Recovering from a broken RAID 0

The first thing to know about RAID 0 is that it is not a replacement for a RAID 5. This seems to be the biggest misunderstanding about RAID 0′s. People have a drive physically die and then think, “Well next time I will build a RAID 0 and not have this happen ever again.”, then they call us asking why it failed.

RAID 0 arrays will suffer the same issues as a single drive, if the drive physically dies, the only thing you can do is send it to a hardware recovery company. You will have the same issues with creating a RAID 0 that has more then two drives, if one dies, then the entire array will go down. This would be like having an airplanes with six engines and if one of them fails, the plane crashes. If you have more than two drives, make a RAID 5.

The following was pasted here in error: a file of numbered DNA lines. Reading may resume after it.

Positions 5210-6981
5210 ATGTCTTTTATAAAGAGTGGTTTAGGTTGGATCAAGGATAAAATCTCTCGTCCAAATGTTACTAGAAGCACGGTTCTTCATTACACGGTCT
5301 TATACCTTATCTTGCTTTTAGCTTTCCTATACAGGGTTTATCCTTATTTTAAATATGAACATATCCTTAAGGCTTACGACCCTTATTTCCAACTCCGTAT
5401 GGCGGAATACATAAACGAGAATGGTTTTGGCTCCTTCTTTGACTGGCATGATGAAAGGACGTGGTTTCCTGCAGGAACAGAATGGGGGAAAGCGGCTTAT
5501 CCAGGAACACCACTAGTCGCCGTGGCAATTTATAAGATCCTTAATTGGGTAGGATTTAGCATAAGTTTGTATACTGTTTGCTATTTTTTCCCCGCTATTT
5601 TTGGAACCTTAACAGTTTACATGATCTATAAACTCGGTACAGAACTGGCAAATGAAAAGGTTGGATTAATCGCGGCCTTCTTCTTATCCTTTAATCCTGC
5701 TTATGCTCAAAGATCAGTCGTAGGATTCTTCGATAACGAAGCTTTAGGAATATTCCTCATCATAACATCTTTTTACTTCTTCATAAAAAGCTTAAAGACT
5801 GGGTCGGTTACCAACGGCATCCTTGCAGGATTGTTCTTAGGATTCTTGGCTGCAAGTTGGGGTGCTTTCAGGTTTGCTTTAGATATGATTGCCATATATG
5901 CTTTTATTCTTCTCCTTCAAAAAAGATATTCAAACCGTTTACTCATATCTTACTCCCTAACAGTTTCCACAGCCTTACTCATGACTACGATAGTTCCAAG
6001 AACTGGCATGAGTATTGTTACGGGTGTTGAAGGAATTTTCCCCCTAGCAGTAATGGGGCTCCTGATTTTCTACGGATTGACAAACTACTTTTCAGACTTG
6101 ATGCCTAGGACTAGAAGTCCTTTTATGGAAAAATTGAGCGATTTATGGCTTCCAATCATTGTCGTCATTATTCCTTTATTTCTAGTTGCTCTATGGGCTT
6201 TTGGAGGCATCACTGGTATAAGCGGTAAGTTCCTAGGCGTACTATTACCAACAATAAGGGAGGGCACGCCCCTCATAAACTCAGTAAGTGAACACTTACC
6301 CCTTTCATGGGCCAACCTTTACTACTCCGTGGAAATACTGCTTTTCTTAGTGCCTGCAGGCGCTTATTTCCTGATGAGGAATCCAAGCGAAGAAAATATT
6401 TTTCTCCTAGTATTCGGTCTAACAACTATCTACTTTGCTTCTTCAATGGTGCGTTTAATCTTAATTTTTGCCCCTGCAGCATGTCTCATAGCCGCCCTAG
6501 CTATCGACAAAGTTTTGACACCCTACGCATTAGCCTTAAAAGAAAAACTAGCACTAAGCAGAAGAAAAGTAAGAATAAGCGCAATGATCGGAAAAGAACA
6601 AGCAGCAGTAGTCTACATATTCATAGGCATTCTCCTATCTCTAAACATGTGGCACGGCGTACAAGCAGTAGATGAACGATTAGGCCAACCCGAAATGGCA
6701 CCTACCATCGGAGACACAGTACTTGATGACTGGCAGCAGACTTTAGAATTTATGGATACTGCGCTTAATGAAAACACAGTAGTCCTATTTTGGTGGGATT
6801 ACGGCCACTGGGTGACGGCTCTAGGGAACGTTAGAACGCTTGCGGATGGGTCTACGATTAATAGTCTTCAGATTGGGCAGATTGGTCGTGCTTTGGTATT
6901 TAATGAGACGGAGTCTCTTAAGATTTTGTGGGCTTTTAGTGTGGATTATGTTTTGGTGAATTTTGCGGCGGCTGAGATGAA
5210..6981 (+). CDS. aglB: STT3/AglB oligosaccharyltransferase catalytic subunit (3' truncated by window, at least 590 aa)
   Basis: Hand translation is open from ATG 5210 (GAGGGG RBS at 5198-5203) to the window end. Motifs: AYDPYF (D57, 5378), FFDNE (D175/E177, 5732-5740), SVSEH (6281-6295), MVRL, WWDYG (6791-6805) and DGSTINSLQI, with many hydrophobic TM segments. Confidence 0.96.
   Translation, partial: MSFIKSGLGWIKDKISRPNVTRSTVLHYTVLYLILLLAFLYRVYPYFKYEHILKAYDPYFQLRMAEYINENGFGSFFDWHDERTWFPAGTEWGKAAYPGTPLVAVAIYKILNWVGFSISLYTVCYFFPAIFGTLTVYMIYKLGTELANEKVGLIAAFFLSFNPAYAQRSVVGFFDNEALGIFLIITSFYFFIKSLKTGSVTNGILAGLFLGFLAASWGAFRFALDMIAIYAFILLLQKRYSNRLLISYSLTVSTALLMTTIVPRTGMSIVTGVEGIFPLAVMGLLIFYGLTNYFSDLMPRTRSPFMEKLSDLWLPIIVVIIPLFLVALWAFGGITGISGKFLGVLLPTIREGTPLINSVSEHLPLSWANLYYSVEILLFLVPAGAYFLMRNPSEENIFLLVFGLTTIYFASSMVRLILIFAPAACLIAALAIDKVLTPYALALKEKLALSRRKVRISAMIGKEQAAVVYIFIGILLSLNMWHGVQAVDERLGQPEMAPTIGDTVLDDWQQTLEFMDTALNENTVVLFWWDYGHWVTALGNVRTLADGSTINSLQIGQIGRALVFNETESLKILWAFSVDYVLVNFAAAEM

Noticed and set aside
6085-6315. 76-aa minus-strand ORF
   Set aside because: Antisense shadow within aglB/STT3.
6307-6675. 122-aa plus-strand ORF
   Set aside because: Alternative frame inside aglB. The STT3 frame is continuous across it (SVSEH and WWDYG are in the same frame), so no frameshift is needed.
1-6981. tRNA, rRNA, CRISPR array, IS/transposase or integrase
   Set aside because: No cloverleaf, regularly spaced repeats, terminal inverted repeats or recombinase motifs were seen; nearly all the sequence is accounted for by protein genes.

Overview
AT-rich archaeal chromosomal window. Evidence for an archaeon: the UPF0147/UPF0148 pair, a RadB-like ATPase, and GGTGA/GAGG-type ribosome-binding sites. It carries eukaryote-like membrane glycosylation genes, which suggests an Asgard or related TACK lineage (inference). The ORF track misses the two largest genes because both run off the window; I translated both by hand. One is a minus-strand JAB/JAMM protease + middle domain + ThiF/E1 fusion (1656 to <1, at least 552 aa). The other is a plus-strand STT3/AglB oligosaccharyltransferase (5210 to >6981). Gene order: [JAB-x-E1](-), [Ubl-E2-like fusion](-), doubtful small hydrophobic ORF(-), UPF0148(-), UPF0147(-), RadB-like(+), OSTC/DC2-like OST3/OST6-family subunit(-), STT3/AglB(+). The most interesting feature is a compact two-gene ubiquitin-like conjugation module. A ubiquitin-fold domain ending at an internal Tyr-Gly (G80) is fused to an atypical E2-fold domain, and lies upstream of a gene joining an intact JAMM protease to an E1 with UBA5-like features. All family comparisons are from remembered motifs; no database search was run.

This is where RAID Reconstructor comes in. If your array is broken because of controller issues or you do not have the orignal computer you created the array in, RAID Reconstructor can help you. It will allow you to take a two drive RAID 0 and de-stripe it into a single image or back to a drive. If you make the image, then you can scan that image in GetDataBack for NTFS. If you write the data back to a single drive, the file system and partition table of the array must be intact, otherwise you will end up with an empty drive that you will need to also run GetDataBack for NTFS on to recover the data.

If you run RAID Reconstructor with the default settings on a RAID 0, you will not get the recommended entry as most RAID 0 arrays do not start at sector zero. Watch our video tutorial to see exactly what must be done to get a recommended entry.

Watch the tutorial

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